To me, they are a bit like going to the dentist, or the doctor for an injection. You don't really look forward to it - but you grit your teeth and get started and once they are under way they are less daunting than they first appear.
What I really don't like about them is the trauma suffered by the bees. In the few I've done so far, they bees have watched while I tear apart their home and never bothered me. No stings at all. Funny then how sometimes I'll open an operating hive for a very quick look and a bee will be buzzing in my face! Bees really can be such gentle creatures despite what we do to them.
The other thing is that the potential to lose the queen is very high. She could be squashed or just fly off.
Here's the cut-out I did today. I never take many pictures because my hands are covered in honey and I'm just too busy getting on with the job. 30,000+ buzzing bees have a way of focusing the mind . . . I should have taken one as I tipped over the pot - jam packed with comb and bees. Like a big upside down skep.
The really difficult part of doing this one was lack of access. The pot was surprisingly deep and there was little room to get in and separate the comb from the walls. Once the cutting started, there was honey everywhere. I think in this case the queen was lost in the depths and may have drowned - we will see in a few days. I mostly suspect that due to the lack of fanning at the entrance and so many bees sitting outside and not moving in. But that could easily just be the trauma.
We extracted many kg of beautiful honey. There were three dinner plate sized chunks of honeycomb that could be eaten from the wax. The rest was crushed and drained. Fresh urban raw honey is exquisite. I'd prefer to leave some for the bees in the new hive but the weight and mess means it's very difficult to hold in the frames.
An alternative to the 'cut-out' is a 'trap out' where the nest is left undisturbed and a new hive (with queen and comb) is placed close to the entrance. The bees would be allowed to leave the pot but no return, by means of a one way funnel. This is a nice, gentle, but very slow way (weeks) to allow the old colony to work its way out of the pot.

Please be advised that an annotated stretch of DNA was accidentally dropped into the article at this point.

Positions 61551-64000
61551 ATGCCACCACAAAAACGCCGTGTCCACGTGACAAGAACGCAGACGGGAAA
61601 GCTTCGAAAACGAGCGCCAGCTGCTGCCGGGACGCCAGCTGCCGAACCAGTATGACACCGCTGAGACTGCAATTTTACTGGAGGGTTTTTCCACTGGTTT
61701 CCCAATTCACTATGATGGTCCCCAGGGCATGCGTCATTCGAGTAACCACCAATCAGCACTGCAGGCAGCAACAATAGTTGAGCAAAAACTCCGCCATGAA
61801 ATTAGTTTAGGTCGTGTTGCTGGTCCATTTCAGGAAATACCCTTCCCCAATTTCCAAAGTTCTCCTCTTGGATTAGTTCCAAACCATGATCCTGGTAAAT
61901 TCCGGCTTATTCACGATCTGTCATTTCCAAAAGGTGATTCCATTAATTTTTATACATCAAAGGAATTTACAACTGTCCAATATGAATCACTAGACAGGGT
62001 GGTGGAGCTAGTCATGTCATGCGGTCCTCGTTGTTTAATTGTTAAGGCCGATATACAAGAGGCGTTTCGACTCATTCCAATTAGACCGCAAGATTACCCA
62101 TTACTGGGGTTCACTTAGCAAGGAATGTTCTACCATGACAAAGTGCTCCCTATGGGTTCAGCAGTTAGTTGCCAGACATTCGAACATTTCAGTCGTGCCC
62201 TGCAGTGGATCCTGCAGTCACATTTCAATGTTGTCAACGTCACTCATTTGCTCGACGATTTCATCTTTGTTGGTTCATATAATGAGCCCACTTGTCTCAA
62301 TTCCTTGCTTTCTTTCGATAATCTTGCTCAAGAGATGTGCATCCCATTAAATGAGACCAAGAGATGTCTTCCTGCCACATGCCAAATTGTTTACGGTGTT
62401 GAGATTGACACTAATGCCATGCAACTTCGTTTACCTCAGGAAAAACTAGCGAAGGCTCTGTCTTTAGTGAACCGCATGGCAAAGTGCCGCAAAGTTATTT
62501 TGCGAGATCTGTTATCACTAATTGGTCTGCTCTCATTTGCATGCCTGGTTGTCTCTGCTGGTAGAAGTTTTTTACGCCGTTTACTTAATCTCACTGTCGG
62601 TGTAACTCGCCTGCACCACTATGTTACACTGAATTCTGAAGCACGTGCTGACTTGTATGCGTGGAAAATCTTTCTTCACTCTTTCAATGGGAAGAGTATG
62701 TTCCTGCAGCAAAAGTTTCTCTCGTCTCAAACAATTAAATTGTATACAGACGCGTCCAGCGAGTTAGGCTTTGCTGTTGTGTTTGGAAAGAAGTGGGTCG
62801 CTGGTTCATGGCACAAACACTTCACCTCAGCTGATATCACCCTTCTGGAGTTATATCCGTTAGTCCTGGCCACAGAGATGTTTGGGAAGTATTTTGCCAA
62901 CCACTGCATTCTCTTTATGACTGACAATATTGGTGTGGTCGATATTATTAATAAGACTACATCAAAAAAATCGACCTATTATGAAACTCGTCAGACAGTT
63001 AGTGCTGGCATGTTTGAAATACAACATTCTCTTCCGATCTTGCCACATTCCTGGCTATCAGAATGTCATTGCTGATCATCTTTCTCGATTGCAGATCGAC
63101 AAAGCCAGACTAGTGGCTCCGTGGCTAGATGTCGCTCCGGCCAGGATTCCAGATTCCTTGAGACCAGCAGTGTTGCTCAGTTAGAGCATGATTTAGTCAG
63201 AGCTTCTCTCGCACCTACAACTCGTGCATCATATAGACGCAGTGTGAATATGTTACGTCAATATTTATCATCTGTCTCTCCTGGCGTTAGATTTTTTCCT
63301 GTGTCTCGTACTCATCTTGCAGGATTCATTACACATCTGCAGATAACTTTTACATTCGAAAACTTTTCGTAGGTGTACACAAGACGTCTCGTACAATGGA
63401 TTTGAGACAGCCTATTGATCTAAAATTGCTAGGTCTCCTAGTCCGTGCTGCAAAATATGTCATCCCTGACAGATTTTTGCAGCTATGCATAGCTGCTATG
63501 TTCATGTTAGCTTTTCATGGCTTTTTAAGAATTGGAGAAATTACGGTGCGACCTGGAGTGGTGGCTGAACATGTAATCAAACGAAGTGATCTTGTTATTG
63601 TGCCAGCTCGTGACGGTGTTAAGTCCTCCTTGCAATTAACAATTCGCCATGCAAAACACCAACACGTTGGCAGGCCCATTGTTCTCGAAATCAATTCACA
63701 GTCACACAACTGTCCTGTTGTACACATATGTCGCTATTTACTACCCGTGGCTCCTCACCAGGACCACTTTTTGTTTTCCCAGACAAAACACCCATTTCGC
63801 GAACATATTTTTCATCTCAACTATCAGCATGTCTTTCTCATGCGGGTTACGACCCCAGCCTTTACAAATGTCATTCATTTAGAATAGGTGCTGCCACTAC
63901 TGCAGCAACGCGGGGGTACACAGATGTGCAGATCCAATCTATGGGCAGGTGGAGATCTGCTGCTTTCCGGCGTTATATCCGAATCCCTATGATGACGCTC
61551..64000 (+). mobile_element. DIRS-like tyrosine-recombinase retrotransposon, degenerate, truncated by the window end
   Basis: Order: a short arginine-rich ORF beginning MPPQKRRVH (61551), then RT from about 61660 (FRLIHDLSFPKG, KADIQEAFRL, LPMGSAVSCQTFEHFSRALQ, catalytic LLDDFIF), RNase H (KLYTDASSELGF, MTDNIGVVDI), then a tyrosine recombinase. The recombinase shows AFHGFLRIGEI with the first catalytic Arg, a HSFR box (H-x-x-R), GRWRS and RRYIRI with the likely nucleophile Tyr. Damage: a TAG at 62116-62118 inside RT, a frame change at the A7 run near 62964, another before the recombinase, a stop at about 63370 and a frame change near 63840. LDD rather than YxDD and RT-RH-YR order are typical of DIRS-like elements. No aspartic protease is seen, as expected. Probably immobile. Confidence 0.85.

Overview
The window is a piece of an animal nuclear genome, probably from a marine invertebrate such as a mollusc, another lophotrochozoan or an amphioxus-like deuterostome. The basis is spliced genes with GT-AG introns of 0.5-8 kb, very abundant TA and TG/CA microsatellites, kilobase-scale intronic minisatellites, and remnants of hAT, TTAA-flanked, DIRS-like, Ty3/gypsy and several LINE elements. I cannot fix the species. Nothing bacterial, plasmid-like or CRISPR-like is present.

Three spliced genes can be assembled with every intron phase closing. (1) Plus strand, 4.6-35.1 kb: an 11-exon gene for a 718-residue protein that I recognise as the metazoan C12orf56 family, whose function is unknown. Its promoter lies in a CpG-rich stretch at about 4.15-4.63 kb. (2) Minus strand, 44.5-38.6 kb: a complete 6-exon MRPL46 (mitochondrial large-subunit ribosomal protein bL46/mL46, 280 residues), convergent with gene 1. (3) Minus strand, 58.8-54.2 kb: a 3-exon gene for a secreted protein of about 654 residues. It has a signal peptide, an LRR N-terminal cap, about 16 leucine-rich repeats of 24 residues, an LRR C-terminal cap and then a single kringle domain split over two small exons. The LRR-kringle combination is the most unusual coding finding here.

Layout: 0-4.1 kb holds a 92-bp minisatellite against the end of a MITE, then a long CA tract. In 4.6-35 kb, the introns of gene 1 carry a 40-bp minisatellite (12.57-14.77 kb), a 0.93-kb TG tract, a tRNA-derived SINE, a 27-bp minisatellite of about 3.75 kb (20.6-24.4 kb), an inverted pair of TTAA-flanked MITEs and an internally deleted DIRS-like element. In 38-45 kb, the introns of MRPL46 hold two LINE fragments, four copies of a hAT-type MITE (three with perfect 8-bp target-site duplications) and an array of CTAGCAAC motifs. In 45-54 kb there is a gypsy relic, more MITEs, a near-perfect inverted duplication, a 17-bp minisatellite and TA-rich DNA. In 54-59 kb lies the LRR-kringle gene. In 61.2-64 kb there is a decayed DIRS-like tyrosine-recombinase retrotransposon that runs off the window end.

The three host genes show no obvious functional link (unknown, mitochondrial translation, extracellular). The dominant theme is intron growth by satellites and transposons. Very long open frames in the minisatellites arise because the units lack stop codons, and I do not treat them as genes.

You'll see here that I'm still using Langstroth hives despite advocating for the use of top bar hives (TBH). The main reasons for this being that:
- the removed combs are (relatively) easier to strap into a full frame, compared with attaching to top bars.
- Langstroths are easy to buy and quickly assemble to meet demand. TBHs need to be hand built in advance - something I aim to address, in time.
- I need to consider and meet the owner's needs and sometimes that's for standardisation/compatibility.
One balance, equipment (hive) selection is an important consideration for Natural Beekeeping, but perhaps more important is how you intent to use that equipment.
|Kerin's picture taken during a 'look-see'. Note the bees are 'washboarding' . . .|
|Idyllic scene before the carnage. I use a white sheet for many beekeeping jobs where it might help save bees from getting lost/crushed.|
|Hive almost full. Frames using (good quality) elastic bands to retain the cut-out brood comb. Soup pan with honeycomb.|
|The pot with mainly honeycomb remaining - hard to see because of the bees!|
|There were lots of bees - so I put on a second box.|
|The pot once empty, with comb attachment marks where it had removed the sealant.|